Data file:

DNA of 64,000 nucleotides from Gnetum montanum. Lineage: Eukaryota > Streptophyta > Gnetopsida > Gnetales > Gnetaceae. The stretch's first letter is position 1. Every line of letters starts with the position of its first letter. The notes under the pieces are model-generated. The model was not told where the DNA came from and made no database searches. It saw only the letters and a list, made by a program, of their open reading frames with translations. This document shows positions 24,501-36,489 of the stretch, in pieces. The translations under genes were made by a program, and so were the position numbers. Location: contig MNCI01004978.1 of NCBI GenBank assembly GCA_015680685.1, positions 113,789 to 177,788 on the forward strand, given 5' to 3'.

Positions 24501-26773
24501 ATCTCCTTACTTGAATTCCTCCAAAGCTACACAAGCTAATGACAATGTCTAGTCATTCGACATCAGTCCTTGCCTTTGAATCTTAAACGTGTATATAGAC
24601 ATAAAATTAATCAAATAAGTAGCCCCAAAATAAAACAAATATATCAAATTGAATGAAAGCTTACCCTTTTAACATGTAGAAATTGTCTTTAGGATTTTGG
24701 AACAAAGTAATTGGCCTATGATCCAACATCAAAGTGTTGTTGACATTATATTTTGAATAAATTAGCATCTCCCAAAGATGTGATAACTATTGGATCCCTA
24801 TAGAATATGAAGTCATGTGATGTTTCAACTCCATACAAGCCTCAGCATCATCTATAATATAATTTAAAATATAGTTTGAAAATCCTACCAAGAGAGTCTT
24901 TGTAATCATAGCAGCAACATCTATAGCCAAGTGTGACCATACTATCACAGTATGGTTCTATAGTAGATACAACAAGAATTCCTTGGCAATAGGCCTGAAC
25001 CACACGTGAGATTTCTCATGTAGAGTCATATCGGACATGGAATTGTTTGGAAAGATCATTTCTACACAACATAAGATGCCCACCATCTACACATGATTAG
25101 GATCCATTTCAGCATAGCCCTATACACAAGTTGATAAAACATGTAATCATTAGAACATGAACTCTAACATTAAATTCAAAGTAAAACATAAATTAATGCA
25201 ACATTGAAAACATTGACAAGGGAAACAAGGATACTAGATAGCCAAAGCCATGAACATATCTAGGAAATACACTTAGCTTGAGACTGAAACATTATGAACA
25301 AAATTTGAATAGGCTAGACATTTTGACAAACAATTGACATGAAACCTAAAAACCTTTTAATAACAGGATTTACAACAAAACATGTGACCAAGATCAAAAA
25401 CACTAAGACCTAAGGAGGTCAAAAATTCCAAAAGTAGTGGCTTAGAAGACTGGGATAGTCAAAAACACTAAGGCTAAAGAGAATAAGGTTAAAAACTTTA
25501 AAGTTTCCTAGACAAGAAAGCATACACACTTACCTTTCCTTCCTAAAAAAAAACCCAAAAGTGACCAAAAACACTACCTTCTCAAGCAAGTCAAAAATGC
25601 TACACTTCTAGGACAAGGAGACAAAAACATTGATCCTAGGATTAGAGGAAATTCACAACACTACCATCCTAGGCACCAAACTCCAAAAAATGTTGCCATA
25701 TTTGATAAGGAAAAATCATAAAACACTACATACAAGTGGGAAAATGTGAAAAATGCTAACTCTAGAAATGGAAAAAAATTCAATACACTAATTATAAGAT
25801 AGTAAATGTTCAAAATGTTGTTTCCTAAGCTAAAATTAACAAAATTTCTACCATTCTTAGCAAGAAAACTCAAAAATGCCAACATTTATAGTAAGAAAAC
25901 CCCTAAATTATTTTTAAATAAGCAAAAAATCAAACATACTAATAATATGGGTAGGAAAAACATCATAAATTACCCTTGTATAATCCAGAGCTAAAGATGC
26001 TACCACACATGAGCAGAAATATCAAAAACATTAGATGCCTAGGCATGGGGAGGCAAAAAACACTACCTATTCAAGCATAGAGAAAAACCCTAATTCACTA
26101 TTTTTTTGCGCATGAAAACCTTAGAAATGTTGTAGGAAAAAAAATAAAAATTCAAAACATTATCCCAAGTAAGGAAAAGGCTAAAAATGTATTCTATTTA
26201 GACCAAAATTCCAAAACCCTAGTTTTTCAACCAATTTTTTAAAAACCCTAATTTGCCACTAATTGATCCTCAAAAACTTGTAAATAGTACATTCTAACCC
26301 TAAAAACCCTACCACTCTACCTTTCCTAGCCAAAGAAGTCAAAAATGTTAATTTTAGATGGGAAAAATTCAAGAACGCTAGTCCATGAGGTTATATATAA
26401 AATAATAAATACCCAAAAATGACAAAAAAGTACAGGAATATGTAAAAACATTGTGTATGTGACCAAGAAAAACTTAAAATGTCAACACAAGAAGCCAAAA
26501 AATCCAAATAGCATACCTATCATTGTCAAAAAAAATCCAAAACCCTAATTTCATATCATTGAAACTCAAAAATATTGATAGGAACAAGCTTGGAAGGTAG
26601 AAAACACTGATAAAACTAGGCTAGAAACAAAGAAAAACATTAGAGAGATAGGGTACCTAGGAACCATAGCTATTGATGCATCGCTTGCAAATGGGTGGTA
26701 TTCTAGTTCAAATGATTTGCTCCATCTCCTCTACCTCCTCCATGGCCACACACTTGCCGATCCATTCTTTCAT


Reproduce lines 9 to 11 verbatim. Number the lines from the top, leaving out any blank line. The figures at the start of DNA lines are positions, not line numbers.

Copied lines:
25101 GATCCATTTCAGCATAGCCCTATACACAAGTTGATAAAACATGTAATCATTAGAACATGAACTCTAACATTAAATTCAAAGTAAAACATAAATTAATGCA
25201 ACATTGAAAACATTGACAAGGGAAACAAGGATACTAGATAGCCAAAGCCATGAACATATCTAGGAAATACACTTAGCTTGAGACTGAAACATTATGAACA
25301 AAATTTGAATAGGCTAGACATTTTGACAAACAATTGACATGAAACCTAAAAACCTTTTAATAACAGGATTTACAACAAAACATGTGACCAAGATCAAAAA